# How to convert the secret sharing modulus?

Assume $$c$$ is a secret number in $$Z_p$$ and $$c = a + b$$. Alice has $$a$$ and Bob has $$b$$. Is there any methods to convert the modulo $$p$$ to some $$q$$, ($$c, $$c)? That is to say, $$c = a' + b'$$ in $$Z_q$$ and $$a'$$, $$b'$$ are known by Alice and Bob respectively.

• Let $c = a + b \bmod p$ then we have $$c = a + b + p \cdot k$$ for some $k \in \mathbb Z$. Now, you want to keep $c$ in the new modulus $q$ with adjustment of $a$ and $b$ such that $$c = a' + b' + q\cdot k'$$ if you let the new $c' = c \cdot p$ it is easy... Commented Dec 20, 2021 at 9:07

Assume that $$p$$ and $$q$$ are different primes (if $$q$$ divides $$p$$, for instance, the problem is trivial). Modulus conversion is usually not a simple task in the context of secret-sharing. The most common use-case for this type of primitives is, for example, taking a bit $$b\in\{0,1\}$$ that is secret-shared over a large prime $$p$$ as $$b = a+b\bmod p$$, and turning it into binary additive shares $$b = a'+b'\bmod 2$$ (which is ultimately $$b = a'\oplus b'$$. This has many applications, for instance, when you want to deal with non-arithmetic operations in Secure Multiparty Computation (e.g. secure comparisons, truncations, mathematical functions, etc.)

Most approaches to the task of secure conversion follow this technique. Let us denote $$[x]_p$$ when a value $$x$$ is secret-shared modulo $$p$$. Our goal is to obtain $$[x\bmod q]_q$$. Assume the parties already have shares of a random value $$r$$, unknown to either party, using both moduli $$p$$ and $$q$$. In other words, assume the parties have $$[r]_p$$ and $$[r]_q$$. Then the parties can proceed as follows:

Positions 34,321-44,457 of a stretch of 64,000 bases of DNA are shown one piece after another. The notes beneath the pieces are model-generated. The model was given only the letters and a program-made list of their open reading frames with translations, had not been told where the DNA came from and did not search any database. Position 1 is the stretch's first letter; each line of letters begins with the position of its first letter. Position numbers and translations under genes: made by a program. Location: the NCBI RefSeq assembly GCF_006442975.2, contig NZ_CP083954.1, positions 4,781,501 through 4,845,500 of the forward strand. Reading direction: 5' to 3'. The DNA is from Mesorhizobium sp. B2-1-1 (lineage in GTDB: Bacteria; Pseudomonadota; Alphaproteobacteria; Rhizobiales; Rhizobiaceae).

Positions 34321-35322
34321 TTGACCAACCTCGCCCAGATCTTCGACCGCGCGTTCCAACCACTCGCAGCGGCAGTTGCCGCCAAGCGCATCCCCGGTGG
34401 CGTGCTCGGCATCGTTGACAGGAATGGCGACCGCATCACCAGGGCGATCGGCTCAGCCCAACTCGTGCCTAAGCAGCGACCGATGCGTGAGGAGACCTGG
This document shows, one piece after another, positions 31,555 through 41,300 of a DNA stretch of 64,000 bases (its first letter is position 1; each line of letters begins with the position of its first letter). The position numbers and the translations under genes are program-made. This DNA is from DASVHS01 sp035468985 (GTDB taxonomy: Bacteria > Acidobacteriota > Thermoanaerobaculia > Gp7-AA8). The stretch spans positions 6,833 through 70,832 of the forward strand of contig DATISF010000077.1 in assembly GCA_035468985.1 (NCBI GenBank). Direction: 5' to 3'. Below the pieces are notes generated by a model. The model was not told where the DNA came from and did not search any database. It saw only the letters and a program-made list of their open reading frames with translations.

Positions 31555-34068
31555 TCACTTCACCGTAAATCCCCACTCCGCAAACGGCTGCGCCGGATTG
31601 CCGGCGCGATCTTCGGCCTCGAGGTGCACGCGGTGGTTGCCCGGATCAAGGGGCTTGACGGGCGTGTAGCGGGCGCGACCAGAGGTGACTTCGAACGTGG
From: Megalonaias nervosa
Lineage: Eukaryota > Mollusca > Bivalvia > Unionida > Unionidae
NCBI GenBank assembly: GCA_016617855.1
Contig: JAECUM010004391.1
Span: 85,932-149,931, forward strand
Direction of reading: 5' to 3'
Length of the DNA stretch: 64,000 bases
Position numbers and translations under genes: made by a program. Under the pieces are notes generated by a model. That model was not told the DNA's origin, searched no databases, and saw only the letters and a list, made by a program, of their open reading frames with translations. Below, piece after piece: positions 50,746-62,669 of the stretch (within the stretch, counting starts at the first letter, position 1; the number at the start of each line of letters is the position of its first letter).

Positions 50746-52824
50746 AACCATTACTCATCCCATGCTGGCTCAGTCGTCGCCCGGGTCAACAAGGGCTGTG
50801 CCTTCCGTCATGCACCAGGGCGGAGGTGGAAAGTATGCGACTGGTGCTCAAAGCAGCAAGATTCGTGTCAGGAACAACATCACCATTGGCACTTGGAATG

1. Compute locally shares of $$x-r$$ modulo $$p$$ by subtracting locally their shares of $$x$$ with their shares of $$r$$.
2. Send their shares of $$x-r$$ to each other so that each party learns $$x-r$$. This keeps $$x$$ hidden because it is being masked by $$r$$, which is uniformly random and unknown to any party.
3. One of the parties adds $$(x-r\bmod q)$$ to his/her share of $$r$$ modulo $$q$$, which leads to $$[r]_q + (x-r) = [x\bmod q]_q$$.

This assumes the parties have access to the pair $$([r]_p, [r]_q)$$, but in many cases this is not easy to get. For example, if $$q=2$$, some techniques that might be useful can be found here. All of this gets even trickier when active security gets into the picture.